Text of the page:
Vladimir Mickovic and Atilla Aksoj ( Arkul )  - The explorers of forgotten treasures.

 

Long after the last Sephardic melodies abated, and sevdah songs, which silently roll down the mahalas, got replaced with the noise of urban reality, two artists, tuned to the frequencies of ancient times, met and together took a path of their common journey into the depths of the cultural and historical treasures of the world. That is how Arkul came into being. Destiny caught Arkul at the crossroads of the Mediterranean and Oriental influences, Vienna and Istanbul, an ancient Rome and Byzantine, in the country where the civilization, culture, religion and music merge into the heart of the Balkans. In Mostar, a city of rivers that flow from high mountains and deep karst caves into the blue eternal sea.

 

Vladimir and Atilla, the explorers of forgotten treasures. Searching through the fate of folk traditions of Sephardic Jews, they came upon a tenuous sensibility of folk songs and ballads, which the Jewish community brought along in 1492, when they were expelled from Spain. Songs have been preserved through centuries of wandering around and were sung along the paths of exile, thus spread through Europe.

 

While the emotions boded patchwork of wandering, blueness of the sea, the scent of stone lanes and heavy yearning skies; collected for generations, emotions have found their way to Vladimir and Atilla, and through ARKUL sang their timeless music.

 

Sephardic Jews first moved to the region of today’s Bosnia and Herzegovina somewhere between the end of the 15th and during the 16th century when, during the dark times of the inquisition they were – ironically, in 1492 – banned form Spain. Despite the unimaginable trials and challenges in the centuries that followed, the Jewish community – the Sephardim and especially later the Ashkenazi’s ( or Eastern European Jews ) have not only survived but, almost during the whole periods, both exercised a huge cultural influence on the autochthon Slavic population, itself divided between the three dominant religions, and the culture as a whole.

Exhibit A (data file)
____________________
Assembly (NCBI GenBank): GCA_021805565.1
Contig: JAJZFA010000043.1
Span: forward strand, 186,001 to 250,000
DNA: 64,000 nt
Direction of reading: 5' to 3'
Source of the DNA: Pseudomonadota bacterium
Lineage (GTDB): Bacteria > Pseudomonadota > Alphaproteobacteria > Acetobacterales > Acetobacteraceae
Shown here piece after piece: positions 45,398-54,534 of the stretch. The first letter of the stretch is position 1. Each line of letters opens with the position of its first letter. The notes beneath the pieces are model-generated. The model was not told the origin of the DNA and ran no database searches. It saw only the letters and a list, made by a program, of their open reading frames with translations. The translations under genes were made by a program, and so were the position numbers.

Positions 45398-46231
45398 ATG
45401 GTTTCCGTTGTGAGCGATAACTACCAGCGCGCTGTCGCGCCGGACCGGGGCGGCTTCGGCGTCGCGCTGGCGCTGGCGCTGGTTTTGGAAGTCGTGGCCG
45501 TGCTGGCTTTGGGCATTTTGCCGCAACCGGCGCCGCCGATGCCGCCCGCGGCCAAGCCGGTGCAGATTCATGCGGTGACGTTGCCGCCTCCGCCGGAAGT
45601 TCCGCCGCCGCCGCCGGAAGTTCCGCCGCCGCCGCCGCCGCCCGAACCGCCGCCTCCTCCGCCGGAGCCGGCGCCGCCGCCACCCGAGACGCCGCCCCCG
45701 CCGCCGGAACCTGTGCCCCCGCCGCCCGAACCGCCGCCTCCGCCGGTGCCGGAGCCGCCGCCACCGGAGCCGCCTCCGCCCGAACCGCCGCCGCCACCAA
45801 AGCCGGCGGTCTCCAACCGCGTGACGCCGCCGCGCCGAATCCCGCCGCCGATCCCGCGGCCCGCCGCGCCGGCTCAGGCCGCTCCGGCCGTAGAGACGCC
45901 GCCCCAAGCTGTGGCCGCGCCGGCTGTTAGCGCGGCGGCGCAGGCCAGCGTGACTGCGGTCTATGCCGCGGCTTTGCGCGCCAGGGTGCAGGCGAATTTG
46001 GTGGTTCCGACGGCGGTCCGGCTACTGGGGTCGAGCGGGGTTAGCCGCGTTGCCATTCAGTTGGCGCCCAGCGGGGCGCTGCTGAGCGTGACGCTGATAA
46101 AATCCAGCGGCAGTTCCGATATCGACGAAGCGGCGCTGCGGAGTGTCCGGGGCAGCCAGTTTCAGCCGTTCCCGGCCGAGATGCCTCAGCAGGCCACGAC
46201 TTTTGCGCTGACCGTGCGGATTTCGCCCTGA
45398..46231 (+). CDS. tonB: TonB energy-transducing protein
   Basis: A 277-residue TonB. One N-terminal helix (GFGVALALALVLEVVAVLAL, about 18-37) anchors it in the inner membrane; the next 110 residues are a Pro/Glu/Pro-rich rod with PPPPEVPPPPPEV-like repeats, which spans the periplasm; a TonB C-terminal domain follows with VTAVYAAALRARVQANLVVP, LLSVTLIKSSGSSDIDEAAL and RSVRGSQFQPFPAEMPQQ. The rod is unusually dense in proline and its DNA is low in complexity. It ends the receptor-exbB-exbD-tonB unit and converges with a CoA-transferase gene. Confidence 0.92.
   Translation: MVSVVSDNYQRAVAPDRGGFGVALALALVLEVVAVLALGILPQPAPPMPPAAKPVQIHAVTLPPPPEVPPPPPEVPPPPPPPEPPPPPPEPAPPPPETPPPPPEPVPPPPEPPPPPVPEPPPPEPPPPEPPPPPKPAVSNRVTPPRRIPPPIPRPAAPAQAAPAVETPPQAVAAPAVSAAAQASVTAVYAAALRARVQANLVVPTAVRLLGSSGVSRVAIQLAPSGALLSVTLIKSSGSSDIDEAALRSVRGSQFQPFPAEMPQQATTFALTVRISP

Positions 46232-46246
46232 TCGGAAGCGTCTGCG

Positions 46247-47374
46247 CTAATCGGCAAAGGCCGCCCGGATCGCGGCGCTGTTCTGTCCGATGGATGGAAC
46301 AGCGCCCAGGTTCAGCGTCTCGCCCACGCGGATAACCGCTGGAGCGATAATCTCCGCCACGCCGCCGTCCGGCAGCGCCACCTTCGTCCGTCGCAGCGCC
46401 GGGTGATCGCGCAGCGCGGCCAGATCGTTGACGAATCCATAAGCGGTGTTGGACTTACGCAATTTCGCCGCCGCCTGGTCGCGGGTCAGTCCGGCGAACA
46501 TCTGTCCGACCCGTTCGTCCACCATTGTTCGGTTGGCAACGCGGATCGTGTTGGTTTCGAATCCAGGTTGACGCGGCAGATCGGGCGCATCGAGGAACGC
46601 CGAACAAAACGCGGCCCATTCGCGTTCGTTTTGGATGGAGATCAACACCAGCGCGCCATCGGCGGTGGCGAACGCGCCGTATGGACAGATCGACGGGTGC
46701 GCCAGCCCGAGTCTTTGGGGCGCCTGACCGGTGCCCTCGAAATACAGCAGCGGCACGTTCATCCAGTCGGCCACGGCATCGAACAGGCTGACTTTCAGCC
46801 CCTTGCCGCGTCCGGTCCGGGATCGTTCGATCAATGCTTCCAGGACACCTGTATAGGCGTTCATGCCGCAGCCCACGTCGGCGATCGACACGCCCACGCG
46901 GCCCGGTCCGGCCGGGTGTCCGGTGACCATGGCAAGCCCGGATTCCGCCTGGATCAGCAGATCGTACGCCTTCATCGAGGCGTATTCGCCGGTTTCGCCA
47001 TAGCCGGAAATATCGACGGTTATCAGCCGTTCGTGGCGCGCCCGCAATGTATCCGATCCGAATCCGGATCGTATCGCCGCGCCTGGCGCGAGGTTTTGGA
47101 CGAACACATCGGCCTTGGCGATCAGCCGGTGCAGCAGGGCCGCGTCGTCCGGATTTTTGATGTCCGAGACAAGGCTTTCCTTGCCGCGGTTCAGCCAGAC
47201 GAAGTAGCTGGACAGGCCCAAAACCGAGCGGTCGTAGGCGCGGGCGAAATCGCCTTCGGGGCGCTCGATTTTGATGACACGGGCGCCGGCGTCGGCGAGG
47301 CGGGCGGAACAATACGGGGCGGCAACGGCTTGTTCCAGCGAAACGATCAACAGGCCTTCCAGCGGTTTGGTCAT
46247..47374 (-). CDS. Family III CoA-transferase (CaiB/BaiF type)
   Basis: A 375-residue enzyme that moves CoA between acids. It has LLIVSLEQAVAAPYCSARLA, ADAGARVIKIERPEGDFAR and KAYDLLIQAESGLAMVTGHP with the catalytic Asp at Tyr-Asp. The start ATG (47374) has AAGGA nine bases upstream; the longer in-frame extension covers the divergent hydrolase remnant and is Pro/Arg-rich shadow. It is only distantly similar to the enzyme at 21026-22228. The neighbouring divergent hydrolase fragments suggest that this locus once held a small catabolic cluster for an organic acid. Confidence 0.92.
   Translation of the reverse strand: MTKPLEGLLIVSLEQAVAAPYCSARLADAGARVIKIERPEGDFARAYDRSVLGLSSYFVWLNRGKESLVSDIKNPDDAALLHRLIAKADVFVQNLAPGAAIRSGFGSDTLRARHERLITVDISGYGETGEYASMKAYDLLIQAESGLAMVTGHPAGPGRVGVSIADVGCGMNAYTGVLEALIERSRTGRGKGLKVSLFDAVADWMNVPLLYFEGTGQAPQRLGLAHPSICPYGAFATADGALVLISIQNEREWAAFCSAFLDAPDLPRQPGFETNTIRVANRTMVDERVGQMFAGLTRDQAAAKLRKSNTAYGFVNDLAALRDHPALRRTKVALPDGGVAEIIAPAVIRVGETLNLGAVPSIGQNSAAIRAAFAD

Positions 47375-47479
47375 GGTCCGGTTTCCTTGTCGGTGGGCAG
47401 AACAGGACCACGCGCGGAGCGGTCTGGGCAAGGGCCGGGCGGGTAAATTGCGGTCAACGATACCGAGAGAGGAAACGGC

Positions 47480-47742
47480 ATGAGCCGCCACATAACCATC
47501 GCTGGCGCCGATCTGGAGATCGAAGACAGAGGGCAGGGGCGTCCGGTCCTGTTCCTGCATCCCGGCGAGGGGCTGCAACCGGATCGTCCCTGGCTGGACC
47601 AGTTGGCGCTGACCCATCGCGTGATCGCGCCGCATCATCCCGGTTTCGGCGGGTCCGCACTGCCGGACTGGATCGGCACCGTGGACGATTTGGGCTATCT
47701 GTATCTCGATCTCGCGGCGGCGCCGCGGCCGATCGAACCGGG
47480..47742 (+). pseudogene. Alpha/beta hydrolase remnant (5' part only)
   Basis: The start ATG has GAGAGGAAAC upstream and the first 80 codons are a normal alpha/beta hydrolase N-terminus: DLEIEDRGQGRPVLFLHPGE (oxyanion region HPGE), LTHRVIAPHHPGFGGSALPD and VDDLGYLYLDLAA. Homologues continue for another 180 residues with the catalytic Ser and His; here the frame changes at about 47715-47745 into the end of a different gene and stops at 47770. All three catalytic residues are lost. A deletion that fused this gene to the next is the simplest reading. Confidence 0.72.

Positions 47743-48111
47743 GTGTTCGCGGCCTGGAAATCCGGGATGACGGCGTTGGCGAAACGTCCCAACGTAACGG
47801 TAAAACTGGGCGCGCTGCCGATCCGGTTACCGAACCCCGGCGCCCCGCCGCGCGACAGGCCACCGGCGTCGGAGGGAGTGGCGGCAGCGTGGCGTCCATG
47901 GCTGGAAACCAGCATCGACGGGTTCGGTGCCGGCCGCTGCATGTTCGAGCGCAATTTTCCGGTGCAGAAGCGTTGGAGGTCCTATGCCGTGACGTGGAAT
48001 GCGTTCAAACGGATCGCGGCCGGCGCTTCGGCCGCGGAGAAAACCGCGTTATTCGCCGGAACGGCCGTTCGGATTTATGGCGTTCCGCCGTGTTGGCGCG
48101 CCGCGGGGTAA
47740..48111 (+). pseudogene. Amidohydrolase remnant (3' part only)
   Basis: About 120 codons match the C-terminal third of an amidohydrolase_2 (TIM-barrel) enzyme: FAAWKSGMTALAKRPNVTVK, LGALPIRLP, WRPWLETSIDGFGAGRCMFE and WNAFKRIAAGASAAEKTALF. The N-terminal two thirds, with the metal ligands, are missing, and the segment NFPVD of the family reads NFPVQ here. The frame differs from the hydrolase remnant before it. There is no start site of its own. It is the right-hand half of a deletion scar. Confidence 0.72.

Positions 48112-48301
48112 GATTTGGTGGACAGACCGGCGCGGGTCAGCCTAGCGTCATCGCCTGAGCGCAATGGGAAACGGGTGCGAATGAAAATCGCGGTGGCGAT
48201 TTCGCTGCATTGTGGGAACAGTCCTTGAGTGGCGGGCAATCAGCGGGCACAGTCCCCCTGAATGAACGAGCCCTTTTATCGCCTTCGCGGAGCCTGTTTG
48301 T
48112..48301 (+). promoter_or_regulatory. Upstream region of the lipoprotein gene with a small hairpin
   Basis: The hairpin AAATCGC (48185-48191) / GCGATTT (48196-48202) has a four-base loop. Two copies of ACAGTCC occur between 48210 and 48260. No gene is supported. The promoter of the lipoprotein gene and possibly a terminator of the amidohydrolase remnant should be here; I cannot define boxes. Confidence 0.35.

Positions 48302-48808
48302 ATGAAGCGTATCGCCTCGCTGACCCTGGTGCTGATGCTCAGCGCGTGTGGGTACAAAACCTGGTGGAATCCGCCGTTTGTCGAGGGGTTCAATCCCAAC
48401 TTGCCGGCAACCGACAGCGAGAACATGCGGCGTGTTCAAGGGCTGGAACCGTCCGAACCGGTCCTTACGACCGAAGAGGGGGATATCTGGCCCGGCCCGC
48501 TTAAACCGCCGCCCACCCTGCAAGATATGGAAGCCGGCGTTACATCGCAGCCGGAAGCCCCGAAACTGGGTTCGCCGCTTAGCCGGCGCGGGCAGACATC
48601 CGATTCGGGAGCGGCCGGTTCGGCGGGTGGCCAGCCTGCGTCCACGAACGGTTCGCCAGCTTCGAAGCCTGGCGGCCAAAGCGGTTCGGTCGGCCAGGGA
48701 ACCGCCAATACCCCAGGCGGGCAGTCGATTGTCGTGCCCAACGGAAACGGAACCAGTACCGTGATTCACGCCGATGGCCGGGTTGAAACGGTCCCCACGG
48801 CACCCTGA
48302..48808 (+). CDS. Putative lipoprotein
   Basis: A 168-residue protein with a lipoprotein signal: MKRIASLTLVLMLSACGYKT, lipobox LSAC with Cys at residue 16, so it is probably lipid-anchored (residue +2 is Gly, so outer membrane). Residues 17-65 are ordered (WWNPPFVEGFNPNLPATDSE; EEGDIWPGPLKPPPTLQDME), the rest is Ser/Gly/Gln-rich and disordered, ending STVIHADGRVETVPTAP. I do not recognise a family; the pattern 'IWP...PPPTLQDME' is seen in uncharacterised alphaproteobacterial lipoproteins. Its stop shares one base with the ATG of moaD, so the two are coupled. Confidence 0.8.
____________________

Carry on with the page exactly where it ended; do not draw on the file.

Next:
The Sephardim spoke Ladino – an old Spanish dialect interspersed with Hebrew, Arabic and Aramaic. This particular dialect found an ideal milieu within South Slavic language that itself underwent a number of radical linguistic influences, and was also a language that thrived in such eclecticism.

 

During the following centuries the Ladino dialect had of course picked up some Slavic words and terms, but still demonstrated a strong resilience to change – to which testifies an immediate ‘archaic” feel,  experienced by almost every listener exposed to the language today.

 

Currently, there are still around 500 speakers of Ladino in Bosnia and Herzegovina, and even a small revival of the language has been noticed – largely owing to the music.

 

Djordje Matic.

 

 

 

 

Arkul - Il Bastidor

 

 

 

 

 

 

 

 

 

 

 

 

 

 

 

 

 

 

 

 

 

 

 

 

 

 

 

 

 

 

 

 

 

 

 

 

 

 

Our Arkul (amphora) tells stories about everything Sephardic Jews went through during their exodus and their journeys on the Mediterranean, on their way to the ‘better’ lands. These receptacles are filled with melodies and sounds forgotten during the long trips of the people who for decades wandered from sea to sea, meeting different peoples, learning customs and songs. The sounds of Arkuli today are like stories from the past that could teach us what we need the most now - the will to meet ‘others’ and curiosity about them.

 

In our narrow minded times, the time of egotistic and narcissistic individualism, we want to turn the ‘other’ into one of ‘our own’. It is a sad contrast to the times we are trying to discover and sing in the forgotten Sephardic song. In these meetings with the ‘Other” at the seashores, the shores that begot great civilizations, the stories, myths, melodies, sounds and songs, interlaced with no fear. It wasn’t always easy.